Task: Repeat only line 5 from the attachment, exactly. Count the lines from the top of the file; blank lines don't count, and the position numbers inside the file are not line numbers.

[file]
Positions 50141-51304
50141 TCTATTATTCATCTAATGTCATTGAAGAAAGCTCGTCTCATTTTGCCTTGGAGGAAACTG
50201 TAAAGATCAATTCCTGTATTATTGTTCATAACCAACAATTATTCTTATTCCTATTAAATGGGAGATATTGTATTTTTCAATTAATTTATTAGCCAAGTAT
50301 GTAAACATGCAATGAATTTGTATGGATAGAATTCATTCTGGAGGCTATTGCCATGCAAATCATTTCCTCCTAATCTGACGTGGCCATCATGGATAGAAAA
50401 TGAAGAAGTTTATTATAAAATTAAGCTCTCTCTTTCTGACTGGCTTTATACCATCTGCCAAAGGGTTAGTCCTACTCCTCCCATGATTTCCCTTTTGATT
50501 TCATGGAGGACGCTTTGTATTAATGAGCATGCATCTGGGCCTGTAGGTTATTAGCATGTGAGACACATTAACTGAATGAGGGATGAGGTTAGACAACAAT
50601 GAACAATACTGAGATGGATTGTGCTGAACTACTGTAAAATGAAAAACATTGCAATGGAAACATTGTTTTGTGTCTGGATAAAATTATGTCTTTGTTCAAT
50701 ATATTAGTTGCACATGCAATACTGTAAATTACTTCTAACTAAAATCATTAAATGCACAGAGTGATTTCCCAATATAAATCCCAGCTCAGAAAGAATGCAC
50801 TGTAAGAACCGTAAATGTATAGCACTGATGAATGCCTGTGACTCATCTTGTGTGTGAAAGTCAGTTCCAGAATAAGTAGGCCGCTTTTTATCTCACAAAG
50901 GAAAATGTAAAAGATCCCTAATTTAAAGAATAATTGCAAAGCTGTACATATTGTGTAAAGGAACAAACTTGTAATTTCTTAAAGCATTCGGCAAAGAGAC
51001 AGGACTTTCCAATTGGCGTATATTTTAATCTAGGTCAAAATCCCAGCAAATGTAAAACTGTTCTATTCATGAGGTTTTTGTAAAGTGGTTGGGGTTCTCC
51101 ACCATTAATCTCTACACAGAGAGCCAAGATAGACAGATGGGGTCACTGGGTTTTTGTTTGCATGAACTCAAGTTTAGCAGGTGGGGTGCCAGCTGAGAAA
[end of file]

50401 TGAAGAAGTTTATTATAAAATTAAGCTCTCTCTTTCTGACTGGCTTTATACCATCTGCCAAAGGGTTAGTCCTACTCCTCCCATGATTTCCCTTTTGATT